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The Oxford Bible Commentary Line-by-line commentary for the New Revised Standard Version Bible.

Date.

1.

The date by which the book of Judith must have been written is the late first century CE; its first external reference is not, as might be expected, the Jewish historian Josephus nor any of the Dead Sea scrolls. Rather, it is in the Christian text, 1 Clement 55:4–5 , which lists Judith as among several women empowered by divine grace to accomplish ‘many manly deeds’ and who ‘asked from the elders of the city permission’ to enter the enemy camp.

2.

Establishing the date of composition is more difficult, in part because of the book's genre. The first three chapters may show knowledge of the Achaemenid king Artaxerxes III Ochus (358–338 BCE), who did mount western campaigns (in 350 and 343), did attack Sidon (cf. Jdt 2:28 ), and had both a general named Holofernes and a courtier named Bagoas. Yet knowledge of such events does not preclude the author's adapting this information for a fictional retelling.

3.

The majority of today's scholars who regard the volume as fiction offer much later datings than the fourth century. While Volkmar argued that the book reflects the events of 70 CE, with Nebuchadnezzar representing Trajan and Judith the faithful Judean population, and Gaster associated Nebuchadnezzar with Pompey's entry into Jerusalem in 63 BCE, Ball's association of Judith with Judah Maccabee and Nebuchadnezzar with Antiochus IV Epiphanes is probably correct (details in Moore 1985 ).

4.

The Maccabean connection is supported by several plot motifs. First, whereas Antiochus Epiphanes and his supporters banned circumcision, Achior, Holofernes' erstwhile general, submits to the operation in his conversion to Judaism. Second, and more suggestive, the death of Holofernes resembles Judah Maccabee's defeat of the Syrian general Nicanor; 1 Macc 7:47 states, ‘Then the Jews seized the spoils and the plunder; they cut off Nicanor's head and the right hand that he had so arrogantly stretched out, and brought them and displayed them just outside Jerusalem’ (for additional connections, see Moore 1985 ).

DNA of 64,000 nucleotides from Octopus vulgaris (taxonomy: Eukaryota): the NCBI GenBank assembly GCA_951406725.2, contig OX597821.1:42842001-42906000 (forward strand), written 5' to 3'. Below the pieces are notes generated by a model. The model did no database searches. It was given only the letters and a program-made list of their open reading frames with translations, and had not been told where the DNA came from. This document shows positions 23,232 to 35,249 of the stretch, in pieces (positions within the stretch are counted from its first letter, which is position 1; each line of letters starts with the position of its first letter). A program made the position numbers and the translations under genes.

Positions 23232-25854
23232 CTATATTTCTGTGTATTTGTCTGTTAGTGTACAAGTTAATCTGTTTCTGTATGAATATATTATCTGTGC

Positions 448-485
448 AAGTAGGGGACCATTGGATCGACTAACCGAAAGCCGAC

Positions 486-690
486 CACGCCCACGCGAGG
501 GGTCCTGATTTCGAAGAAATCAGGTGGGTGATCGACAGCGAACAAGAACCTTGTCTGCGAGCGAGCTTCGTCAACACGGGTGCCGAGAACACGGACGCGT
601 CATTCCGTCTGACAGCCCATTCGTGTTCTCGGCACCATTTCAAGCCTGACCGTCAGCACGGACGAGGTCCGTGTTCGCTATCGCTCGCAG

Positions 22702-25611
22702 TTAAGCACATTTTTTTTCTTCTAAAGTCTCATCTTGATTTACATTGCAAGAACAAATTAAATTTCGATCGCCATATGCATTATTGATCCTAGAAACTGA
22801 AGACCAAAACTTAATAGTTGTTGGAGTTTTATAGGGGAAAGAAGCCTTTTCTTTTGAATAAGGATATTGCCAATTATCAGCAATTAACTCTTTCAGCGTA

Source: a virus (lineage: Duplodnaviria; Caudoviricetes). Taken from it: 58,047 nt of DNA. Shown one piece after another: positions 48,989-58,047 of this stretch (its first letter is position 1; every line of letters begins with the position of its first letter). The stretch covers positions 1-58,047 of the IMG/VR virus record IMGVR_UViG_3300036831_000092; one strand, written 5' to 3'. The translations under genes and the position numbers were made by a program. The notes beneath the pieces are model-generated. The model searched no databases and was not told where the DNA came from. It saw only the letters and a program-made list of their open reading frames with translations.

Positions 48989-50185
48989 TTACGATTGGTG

5.

The geographical centre of the book of Judith, the town of Bethulia, is another possible clue to the book's Hasmonean date. Bethulia appears to be located in Samaritan territory, which was annexed by the Hasmonean ruler, John Hyrcanus, in 107 BCE. By this time, Hyrcanus had destroyed the capital, Shechem, and torched the Samaritan temple on Mt. Gerizim. Given the positive attitude the book of Judith displays towards Samaritan territory, the book's date may well be several generations after the conquest.

By invoking the outrages of Antiochus and his minions and the successful insurrection against his forces, Judith celebrates Jewish independence, praxis, and theology. As a new Judah (whose name means ‘Jewish man’), Judith (‘Jewish woman’) corrects the priestly leaders' weak theology, defeats the Syrian king, and preserves the temple for Jewish worship. Unlike Judah's successors, the Hasmonean dynasty that eventually assumed the roles of both king and high priest, however, Judith serves more in the model of the biblical judges than she does either as monarch or cleric. Dying childless, she passes on no dynastic legacy. Perhaps then the volume praises Judah even as it subtly critiques his heirs. That Judith's age at her death, 105 years ( 16:23 ), is the number of years of independent Jewish rule may be a clue to a first-century BCE dating for the volume.

As a fictional study rather than a historical report, Judith obtains its value in great measure because it can represent problems faced by the covenant community throughout the ages. The almost supernatural evil of Holofernes, a general who marched his army from Nineveh to Cilicia, a 300-mile journey, in three days, permits him to become the model of any villain. Moreover, detached from history, the volume serves various allegorical purposes; Martin Luther, for example, regarded the book of Judith as an allegory of Jesus' Passion.

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